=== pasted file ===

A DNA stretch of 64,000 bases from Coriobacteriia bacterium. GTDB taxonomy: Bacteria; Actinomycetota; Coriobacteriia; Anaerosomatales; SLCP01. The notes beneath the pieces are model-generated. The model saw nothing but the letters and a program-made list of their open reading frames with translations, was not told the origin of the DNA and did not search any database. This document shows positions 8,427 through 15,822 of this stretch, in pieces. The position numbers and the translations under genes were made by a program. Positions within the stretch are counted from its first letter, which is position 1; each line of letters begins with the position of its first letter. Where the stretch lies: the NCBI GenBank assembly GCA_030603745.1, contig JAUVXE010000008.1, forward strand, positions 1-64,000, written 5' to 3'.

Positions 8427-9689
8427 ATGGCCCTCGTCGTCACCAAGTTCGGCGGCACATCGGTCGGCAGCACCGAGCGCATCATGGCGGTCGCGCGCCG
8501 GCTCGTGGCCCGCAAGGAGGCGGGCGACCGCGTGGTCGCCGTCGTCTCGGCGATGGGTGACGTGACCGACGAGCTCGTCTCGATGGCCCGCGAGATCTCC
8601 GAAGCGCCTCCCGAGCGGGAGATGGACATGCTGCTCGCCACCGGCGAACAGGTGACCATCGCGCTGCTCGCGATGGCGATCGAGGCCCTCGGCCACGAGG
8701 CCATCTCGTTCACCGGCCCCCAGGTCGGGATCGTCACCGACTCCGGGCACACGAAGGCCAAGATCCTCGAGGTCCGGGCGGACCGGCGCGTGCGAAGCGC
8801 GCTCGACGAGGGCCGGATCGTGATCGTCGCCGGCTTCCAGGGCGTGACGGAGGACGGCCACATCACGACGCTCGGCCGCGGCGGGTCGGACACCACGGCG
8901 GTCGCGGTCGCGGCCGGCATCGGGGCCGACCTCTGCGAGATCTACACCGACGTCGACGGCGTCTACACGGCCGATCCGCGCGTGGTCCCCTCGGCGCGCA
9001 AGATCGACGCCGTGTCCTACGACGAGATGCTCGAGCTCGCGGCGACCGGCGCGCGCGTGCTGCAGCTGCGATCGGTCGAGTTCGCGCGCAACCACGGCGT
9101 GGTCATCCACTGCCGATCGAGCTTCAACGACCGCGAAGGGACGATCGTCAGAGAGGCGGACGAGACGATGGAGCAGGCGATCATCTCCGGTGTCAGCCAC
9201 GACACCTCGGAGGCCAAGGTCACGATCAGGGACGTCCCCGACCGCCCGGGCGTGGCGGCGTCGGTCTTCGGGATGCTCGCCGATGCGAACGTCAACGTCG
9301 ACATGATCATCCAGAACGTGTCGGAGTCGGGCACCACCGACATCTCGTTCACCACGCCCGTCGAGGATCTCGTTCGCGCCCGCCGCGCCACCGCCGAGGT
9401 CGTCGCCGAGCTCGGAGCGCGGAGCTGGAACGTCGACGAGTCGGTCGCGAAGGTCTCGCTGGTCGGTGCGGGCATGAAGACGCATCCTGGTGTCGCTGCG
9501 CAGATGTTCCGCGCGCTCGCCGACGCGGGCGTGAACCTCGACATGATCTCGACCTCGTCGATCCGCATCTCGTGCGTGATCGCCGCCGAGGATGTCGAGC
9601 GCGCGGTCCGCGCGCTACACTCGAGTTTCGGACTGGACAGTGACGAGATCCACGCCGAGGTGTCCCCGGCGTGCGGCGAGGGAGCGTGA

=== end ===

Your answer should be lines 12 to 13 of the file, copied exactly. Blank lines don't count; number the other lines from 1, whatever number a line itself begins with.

9301 ACATGATCATCCAGAACGTGTCGGAGTCGGGCACCACCGACATCTCGTTCACCACGCCCGTCGAGGATCTCGTTCGCGCCCGCCGCGCCACCGCCGAGGT
9401 CGTCGCCGAGCTCGGAGCGCGGAGCTGGAACGTCGACGAGTCGGTCGCGAAGGTCTCGCTGGTCGGTGCGGGCATGAAGACGCATCCTGGTGTCGCTGCG